be, bring an hundred voices, E'en here in Edmonton, that shall loud proclaim Thee for a secret and pernicious witch.

Saw. Ha, ha!
Just. Do you laugh? why laugh you?

Saw. At my name,
The brave name this knight gives me, witch.

Just. Is the name of witch so pleasing to thine

Sir Ar. ’Pray, sir, give way; and let her tongue gallop on

Saw. A witch! who is not? Hold not that universal name in scorn then. What are your painted things in princes' courts, That, by enchantments, can whole lordships

change To trunks of rich attire; turn ploughs and teams To Flanders mares and coaches; and huge trains Of servitors, to a French butterfly! Are not these witches? Have you not city wives too, who can turn

ear ?

Their husbands' wares, whole standing shops of

wares,
To sumptuous tables, gardens of stolen sin ;
In one year wasting, what scarce twenty win ?
And what are these but witches ?

Just. Yes, yes; but the law
Casts not an eye on these.

Saw. Why then on me, Or any

lean old beldam? Reverence once Had wont to wait on age; now an old woman, Ill-favour'd grown with years, if she be poor, Must be call’d hag or witch. Such so abused, Are the coarse witches; t'other are the fine, Spun for the devil's own wearing. Sir Ar. And so is thine. Saw. She, on whose tongue a whirlwind sits to

blow
A man out of himself, from his soft pillow,
To lean his head on rocks and fighting waves,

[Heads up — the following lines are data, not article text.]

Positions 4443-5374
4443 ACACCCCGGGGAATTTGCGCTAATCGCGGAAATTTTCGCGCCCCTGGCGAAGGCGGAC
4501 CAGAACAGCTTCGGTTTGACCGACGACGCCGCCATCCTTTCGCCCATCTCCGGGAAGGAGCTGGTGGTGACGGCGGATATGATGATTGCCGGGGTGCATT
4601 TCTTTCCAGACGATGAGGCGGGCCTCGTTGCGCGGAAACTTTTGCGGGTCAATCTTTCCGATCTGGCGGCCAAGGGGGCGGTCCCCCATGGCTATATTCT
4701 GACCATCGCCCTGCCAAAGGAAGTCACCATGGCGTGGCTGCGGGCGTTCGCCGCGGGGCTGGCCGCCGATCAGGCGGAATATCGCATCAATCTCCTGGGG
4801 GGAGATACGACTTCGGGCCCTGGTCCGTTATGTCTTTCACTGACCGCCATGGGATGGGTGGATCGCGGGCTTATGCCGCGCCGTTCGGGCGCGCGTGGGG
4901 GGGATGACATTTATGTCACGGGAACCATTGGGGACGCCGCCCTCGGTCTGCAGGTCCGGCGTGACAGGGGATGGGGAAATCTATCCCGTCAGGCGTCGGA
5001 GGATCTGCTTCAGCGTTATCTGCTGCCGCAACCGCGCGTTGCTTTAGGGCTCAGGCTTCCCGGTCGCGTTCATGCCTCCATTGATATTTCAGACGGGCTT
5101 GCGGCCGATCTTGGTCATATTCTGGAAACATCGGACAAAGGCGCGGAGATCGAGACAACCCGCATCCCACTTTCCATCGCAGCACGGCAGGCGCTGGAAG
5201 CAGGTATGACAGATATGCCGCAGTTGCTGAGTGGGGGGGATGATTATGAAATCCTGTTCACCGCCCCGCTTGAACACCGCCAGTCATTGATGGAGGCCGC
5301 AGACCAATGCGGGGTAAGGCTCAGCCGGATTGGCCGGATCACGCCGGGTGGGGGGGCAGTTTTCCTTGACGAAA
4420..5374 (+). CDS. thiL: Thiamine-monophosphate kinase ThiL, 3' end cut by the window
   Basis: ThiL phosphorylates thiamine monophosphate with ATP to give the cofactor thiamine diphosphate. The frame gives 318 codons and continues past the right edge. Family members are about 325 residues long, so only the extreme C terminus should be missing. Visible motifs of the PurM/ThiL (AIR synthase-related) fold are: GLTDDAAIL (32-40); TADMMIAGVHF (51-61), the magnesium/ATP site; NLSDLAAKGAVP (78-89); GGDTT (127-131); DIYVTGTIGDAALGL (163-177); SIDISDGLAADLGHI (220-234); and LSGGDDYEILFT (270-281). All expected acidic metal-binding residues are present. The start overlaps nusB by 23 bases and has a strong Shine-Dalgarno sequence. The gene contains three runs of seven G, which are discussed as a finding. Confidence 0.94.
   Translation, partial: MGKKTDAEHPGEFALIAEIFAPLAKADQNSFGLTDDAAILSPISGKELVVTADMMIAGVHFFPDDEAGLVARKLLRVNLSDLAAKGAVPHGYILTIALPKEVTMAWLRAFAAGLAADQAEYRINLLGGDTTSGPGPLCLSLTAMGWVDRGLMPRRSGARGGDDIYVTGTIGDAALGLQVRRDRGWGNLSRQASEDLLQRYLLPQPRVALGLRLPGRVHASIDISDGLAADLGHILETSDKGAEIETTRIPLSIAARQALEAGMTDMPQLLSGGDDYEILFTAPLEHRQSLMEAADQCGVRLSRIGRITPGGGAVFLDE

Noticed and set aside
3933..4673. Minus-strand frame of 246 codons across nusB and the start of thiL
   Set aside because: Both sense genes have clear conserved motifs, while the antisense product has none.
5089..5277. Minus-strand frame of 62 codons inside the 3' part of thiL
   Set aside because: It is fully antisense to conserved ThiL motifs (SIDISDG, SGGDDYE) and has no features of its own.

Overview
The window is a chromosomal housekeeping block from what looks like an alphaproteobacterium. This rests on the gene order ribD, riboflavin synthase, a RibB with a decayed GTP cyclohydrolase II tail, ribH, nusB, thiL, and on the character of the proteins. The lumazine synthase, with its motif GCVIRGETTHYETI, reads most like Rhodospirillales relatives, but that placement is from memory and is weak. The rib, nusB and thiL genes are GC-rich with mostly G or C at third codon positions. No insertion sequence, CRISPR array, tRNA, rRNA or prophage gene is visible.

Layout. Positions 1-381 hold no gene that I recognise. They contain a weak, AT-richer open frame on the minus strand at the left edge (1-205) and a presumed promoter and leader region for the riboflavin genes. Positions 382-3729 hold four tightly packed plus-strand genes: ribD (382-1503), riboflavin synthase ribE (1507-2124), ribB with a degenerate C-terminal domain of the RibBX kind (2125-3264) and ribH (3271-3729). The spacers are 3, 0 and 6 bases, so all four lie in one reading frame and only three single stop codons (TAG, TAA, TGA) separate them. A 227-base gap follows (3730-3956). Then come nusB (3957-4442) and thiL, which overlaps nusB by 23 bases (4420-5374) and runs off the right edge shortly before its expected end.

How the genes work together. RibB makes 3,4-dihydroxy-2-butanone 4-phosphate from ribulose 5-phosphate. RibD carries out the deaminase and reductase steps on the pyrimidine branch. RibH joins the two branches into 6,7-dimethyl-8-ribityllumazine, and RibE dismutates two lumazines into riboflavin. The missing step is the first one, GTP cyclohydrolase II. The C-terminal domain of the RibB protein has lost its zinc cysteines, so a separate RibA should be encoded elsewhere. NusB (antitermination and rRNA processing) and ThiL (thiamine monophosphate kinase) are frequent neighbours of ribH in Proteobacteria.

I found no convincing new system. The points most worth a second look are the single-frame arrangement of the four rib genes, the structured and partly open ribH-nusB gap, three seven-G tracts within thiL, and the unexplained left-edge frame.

Is not that scold a witch? The man of law
Whose honey'd hopes the credulous client draw,
(As bees by tinkling basons) to swarm to him,
From his own hive, to work the wax in his ;
He is no witch, not he!

Sir Ar. But these men-witches
Are not in trading with hell's merchandize,
Like such as you, that for a word, a look,
Denial of a coal of fire, kill men,
Children and cattle.

Saw. Tell them, sir, that do so :
Am I accus'd for such a one ?

Sir Ar. Yes, 'twill be sworn. Saw. Dare any swear I ever tempted maiden With golden hooks flung at her chastity,

To come and lose her honour? and being lost,
To
pay

not a denier for't? Some slaves have done

it. *

Men-witches can, without the fangs of law Drawing once one drop of blood, put counterfeit

pieces Away for true gold.

Sir Ar. By one thing she speaks,
I know now she's a witch, and dare no longer
Hold conference with the fury.

Just. Let's then away.
Old woman, mend thy life, get home and pray.

[Exeunt Sir Arthur and JUSTICE. Saw. For his confusion.

Enter Dog.

My dear Tom-boy, welcome!
I'm torn in pieces by a pack of curs
Clapt all upon me, and for want of thee:
Comfort me.

Dog. Bow, wow, wow!
Saw,

I am dried

up With cursing and with madness; and have yet No blood to moisten these sweet lips of thine. Stand on thy hind-legs up-kiss me, my Tommy, And rub away some wrinkles on my brow, By making my old ribs to shrug for joy

* This is wormwood, and Sir Arthur feels it. Our authors have furnished their old woman with language far above the capacity of those poor creatures who were commonly accused of witchcraft, and strangely inconsistent with the mischievous frivolity of her conduct.ĞIFFORD.